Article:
I need to know exactly what happens when you have a 401(k) loan. How is this supposed to be repaid, and how are we supposed to be told what is happening with our 401(k)?
-- M. F., Cranston, R.I.
A 401(k) plan is a retirement savings plan offered through your employer. In general, there's no immediate income tax on the money you contribute or on the money your account earns. The only time it's taxed is when you withdraw it.
Because these plans are set up as long-term savings plans, you typically don't have easy access to the money in your account. You generally can get the money only when you retire or change jobs.
But the law allows 401(k) plans to offer loans to plan participants. Many plans do, but some don't, said Dee Lee, author of "The Complete Idiot's Guide to 401(k) Plans" (Macmillan; $17.95).
To find out whether yours does, and how it works, check the booklet or brochure your company gives you. (It's technically known as the "summary plan description," and the law requires that your company give you one.)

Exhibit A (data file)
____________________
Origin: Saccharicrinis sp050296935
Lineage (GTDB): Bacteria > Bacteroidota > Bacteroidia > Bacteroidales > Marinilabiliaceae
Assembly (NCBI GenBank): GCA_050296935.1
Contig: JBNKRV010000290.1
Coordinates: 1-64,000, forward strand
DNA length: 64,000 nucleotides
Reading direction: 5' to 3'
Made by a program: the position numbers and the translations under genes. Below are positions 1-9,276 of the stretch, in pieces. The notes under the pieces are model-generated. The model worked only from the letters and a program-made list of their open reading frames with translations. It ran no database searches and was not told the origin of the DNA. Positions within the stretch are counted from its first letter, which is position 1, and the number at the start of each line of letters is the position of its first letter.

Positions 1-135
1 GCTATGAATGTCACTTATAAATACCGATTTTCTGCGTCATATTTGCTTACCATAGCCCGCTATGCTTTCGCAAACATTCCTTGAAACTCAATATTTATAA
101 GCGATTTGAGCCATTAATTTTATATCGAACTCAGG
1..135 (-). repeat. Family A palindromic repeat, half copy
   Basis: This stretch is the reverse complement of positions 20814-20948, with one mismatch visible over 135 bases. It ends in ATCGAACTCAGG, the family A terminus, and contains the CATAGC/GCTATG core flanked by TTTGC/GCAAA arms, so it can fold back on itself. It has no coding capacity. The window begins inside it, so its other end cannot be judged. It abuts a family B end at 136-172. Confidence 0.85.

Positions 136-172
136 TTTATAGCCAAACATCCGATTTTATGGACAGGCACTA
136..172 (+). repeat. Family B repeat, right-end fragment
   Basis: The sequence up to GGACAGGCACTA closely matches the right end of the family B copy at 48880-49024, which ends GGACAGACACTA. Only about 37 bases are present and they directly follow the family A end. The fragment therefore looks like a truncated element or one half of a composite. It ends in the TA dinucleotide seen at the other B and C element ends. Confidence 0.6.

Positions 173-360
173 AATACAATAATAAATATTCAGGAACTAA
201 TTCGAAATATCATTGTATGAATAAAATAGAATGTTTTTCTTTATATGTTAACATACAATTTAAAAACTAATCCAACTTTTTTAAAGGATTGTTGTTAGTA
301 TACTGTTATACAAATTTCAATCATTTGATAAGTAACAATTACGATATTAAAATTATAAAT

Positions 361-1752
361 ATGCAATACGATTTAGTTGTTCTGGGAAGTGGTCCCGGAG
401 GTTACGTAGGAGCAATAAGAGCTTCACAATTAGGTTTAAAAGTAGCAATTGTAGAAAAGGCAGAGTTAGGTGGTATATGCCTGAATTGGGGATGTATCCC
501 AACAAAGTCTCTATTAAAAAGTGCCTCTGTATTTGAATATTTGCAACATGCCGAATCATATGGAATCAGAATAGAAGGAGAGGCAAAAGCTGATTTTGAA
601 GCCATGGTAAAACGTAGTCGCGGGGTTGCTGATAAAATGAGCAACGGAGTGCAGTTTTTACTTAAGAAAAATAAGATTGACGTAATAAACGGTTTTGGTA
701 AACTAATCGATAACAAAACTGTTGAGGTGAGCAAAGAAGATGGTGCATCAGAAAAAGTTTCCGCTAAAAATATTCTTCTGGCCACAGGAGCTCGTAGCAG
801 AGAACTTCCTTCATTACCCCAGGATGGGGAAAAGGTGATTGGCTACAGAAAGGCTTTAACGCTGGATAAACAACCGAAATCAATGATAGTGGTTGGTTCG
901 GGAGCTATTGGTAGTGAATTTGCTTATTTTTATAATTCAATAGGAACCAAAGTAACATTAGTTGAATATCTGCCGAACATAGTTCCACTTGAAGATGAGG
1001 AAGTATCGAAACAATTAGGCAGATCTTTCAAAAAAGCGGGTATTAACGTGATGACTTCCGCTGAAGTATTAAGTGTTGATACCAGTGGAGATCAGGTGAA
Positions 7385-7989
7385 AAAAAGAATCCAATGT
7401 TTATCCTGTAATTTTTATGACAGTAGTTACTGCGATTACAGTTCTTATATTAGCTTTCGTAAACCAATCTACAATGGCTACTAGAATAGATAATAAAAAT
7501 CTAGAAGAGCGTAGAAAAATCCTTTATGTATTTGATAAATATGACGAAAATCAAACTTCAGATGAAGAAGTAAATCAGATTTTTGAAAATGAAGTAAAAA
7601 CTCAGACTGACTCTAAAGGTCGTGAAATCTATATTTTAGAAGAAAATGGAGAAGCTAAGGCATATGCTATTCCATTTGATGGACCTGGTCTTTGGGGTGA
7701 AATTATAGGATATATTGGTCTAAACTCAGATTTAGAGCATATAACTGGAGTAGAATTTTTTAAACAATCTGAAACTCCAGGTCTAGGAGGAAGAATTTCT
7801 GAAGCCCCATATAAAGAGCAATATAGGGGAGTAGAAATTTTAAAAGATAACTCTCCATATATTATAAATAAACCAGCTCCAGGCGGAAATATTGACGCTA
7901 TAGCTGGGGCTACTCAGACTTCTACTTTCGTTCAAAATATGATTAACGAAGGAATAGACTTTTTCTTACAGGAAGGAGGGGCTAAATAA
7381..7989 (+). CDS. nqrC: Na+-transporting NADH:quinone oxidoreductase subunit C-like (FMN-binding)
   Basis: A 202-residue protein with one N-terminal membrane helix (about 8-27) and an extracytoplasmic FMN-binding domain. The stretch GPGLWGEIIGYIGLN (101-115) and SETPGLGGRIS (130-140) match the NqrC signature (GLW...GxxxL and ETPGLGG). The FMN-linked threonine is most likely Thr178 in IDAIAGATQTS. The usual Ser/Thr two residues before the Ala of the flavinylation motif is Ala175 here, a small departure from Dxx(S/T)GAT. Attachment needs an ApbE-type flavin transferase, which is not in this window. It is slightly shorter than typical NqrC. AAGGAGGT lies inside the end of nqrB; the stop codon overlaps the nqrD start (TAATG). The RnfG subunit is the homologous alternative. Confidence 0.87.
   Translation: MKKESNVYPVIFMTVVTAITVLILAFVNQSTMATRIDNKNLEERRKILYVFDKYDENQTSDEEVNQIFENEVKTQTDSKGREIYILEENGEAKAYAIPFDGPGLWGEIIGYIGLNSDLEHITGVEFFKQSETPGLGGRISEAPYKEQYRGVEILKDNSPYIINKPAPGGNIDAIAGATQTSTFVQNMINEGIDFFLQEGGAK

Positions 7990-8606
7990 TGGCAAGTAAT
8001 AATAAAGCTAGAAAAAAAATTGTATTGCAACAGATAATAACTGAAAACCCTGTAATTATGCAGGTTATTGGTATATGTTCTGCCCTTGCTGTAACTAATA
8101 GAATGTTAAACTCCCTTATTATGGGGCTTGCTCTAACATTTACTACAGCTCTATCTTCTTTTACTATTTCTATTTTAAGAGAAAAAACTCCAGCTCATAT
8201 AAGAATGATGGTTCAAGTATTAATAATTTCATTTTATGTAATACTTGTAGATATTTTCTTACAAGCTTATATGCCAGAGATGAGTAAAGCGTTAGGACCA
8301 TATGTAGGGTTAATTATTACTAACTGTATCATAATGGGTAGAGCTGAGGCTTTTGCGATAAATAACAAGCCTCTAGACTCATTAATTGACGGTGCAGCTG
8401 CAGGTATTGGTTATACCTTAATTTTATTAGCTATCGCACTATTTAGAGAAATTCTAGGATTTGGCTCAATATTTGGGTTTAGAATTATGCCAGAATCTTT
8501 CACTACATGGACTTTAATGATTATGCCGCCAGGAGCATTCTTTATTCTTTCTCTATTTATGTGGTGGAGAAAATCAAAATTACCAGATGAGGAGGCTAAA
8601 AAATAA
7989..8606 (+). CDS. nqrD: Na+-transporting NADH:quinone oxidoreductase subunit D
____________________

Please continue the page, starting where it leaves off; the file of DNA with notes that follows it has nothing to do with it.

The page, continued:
You generally may borrow between $1,000 and $50,000, or half of your account balance, Lee said. You pay back the loan on a fixed schedule, through payroll deduction. Plans typically require you to pay back your loan in five years.
But there are potential problems. For instance, if you lose your job, you must pay off the balance immediately. If you don't, it'll be considered a withdrawal. As a result, you'll have to pay income tax on it, and you may face a possible 10 percent penalty, too, said Lee, president of Harvard Financial Educators, of Harvard, Mass.
In addition, you'll miss a chance for your money to grow inside your account, toward your retirement. In other words, the money you borrow will earn only the rate your plan charges on loans, not the potentially higher rate the money could earn if the money were in your account all the while. Overall, "Borrowing is not a good idea. Don't do it; it's not prudent," Lee said.
What if you need the money? Look elsewhere. For instance, if you own a home, think about getting a home equity line of credit, she said. If you need the money to pay for college, consider a college loan. "To me, a 401(k) or 403(b) plan or an IRA are sacred cows: You don't touch them until you retire," Lee said.